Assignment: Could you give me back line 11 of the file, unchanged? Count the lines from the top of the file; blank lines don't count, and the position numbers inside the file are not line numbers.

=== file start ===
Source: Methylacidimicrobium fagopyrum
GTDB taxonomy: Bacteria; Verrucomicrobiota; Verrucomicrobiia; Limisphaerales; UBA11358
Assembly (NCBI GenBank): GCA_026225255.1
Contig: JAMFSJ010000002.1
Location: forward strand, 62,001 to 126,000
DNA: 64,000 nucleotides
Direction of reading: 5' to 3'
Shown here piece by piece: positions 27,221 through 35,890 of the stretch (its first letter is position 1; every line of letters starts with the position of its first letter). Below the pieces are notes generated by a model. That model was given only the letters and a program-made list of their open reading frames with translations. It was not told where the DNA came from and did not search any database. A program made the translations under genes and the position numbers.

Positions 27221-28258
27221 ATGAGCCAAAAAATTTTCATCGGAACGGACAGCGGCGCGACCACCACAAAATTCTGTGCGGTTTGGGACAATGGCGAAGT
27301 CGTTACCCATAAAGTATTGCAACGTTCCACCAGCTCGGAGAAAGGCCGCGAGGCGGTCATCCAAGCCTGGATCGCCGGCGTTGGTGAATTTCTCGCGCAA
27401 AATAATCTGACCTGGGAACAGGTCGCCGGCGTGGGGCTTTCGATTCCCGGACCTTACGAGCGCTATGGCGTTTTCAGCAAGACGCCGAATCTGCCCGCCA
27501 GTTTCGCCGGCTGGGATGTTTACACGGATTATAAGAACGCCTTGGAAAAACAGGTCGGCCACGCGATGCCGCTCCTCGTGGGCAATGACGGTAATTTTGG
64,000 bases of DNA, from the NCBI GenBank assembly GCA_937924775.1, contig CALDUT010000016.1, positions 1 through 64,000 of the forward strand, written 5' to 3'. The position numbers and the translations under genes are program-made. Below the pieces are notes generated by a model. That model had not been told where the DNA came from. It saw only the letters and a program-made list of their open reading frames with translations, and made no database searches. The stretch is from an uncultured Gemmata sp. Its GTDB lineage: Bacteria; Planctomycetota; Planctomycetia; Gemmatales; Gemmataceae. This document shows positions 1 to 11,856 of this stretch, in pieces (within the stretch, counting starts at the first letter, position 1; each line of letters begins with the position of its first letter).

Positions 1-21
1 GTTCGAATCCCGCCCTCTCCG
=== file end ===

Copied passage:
27301 CGTTACCCATAAAGTATTGCAACGTTCCACCAGCTCGGAGAAAGGCCGCGAGGCGGTCATCCAAGCCTGGATCGCCGGCGTTGGTGAATTTCTCGCGCAA